Origins of Open Space in Albion
Blocks in the original “Plat of the Village of Albion” were layed out in a grid of rectangles with 10-12 lots in each rectangle. Eighty-seven blocks were designated for sale and construction of businesses and private homes. Only three blocks were designated for open space.
Washington Square was created by taking 6 lots from the south of Block 8 and 6 lots from the north of block 11. Finally, the grid was broken by closing Chestnut St, to form a block from the south side of Block 8, north side of Block 11 and the space reserved for the street. This space was renamed Crowell Park to honor one of Albion’s most early and active pioneers.
Similar arrangements were made on the east side of the village with 5 lots from the south of Block 44, five lots from the north of block 56, and by closing Center St. By 1900 this later formed the western most end of the quadrangle for Albion College, covering an area of three blocks.
The final open space reserved from the village plat was located several blocks south of Washington Square and a few blocks south of the city center between Ash, Superior, Walnut, and Clinton. This space was titled “Reserved”. Apparently the title didn’t stick because homes were later built on this site.
Little remains of these three early parks. Some postcards from the early 20th century show how Washington Square/Crowell Park were extensively landscape. Perhaps this is a reflection of the interest that city leaders took in Jesse Crowell. When his Stone Mill was converted to use as a bank in 1916/17 the corner stone was moved to the park where it can still be seen today.
Growth of Open Space in Albion
The grid provided possibly the most efficient way to develop and sell property. So efficient in fact that by 1900, despite continued growth in the city, that relatively little space had been reserved for parks or open space. Commerce, industry, and Albion College filled the city with stores, factories, and educational buildings. Of the three original open spaces, only one remained – Crowell Park.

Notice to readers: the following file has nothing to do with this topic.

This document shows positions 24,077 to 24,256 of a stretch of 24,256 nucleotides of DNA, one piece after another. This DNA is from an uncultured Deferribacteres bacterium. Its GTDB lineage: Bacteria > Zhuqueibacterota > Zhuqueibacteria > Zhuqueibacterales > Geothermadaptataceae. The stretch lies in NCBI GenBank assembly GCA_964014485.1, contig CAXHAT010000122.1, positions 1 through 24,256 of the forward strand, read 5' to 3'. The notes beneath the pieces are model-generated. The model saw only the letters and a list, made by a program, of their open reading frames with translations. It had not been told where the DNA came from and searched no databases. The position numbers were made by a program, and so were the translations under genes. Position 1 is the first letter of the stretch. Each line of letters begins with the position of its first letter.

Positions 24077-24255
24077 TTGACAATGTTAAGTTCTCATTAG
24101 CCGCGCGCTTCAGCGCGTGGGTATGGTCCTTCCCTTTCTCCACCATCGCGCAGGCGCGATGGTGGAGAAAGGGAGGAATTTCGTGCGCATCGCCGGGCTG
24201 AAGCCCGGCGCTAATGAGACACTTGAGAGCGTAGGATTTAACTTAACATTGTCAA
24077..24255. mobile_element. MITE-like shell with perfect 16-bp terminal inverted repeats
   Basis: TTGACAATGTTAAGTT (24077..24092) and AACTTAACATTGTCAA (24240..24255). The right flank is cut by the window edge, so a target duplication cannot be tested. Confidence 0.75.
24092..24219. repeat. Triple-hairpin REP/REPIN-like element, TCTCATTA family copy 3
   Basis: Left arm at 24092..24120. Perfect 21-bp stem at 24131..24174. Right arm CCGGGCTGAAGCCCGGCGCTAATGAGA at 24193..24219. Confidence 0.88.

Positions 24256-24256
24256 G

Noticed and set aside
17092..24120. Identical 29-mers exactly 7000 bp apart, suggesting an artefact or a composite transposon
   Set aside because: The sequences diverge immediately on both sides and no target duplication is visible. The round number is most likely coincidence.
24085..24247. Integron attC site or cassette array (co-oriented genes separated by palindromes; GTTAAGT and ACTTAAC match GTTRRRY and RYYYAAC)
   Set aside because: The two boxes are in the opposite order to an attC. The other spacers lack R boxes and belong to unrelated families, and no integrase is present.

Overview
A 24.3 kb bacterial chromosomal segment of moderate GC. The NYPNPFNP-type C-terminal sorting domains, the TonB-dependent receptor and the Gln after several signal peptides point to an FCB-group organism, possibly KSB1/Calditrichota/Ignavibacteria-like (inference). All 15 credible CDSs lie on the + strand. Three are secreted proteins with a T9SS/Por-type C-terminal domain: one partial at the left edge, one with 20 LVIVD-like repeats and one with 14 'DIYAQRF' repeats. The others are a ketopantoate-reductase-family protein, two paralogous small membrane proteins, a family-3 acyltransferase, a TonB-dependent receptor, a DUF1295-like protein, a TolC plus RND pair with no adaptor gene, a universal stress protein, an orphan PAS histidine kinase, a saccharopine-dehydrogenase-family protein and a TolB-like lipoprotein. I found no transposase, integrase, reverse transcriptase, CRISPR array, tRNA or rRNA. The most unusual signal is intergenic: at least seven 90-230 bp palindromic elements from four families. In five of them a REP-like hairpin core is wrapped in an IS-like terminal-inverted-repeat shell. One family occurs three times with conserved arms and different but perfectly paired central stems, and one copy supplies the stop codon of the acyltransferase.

A major addition of open space occurred when Victory Park opened in 1919 to honor WWI veterans. The land originally was owned by William H. Brockway and was purchased by the city from his son-in-law, Dr. Samuel Dickie, then 7th president of Albion College.
Victory Park remained relatively undeveloped for many years, until federal “make-work” programs during the Great Depression matched unemployed workers with development projects throughout the country. Projects in Albion included construction of the City Hall, repaving Superior Street with bricks, construction of a river wall, and construction of a band shell in Victory Park.
Emergence of Parks for Recreation
Modifications to Victory Park indicated the changing role of open space in Albion. At one time an open plat of land was sufficient for picnics, socializing, and quiet recreation.
In the 20th century, especially after WWII, citizens began to demand playgrounds and athletic fields. This required more resources for planning and maintenance. During times of prosperity these are services that business and government willingly provided. During times of scarcity, however, the city’s extensive park system became an unbearable burden.
Safety inspectors from the State of Michigan declared every piece of playground equipment in Albion unsafe in 1999. A local mother responded to this report by asking the Albion Community Foundation to assist her in raising funds to build a new playground for kids. From this emerged the Victory for Kids that rose funds, did considerable organization and planning, and in September 2003 brought 1480 people together to build a new playground in Victory Park. Even more significant than the structure was the amount of civic pride that construction of the playground generated during challenging economic times.
Parks in Albion Today
Today Albion has more park space per capita than any city in Michigan. This is about to be further enhanced by a canoe launch in the marketplace and a river trail. Together these are powerful tools to attract outside interest and investment to Albion, in addition to other attractions including the historic downtown, national leaders in education including Starr Commonwealth and Albion College, and a remarkably diverse population.
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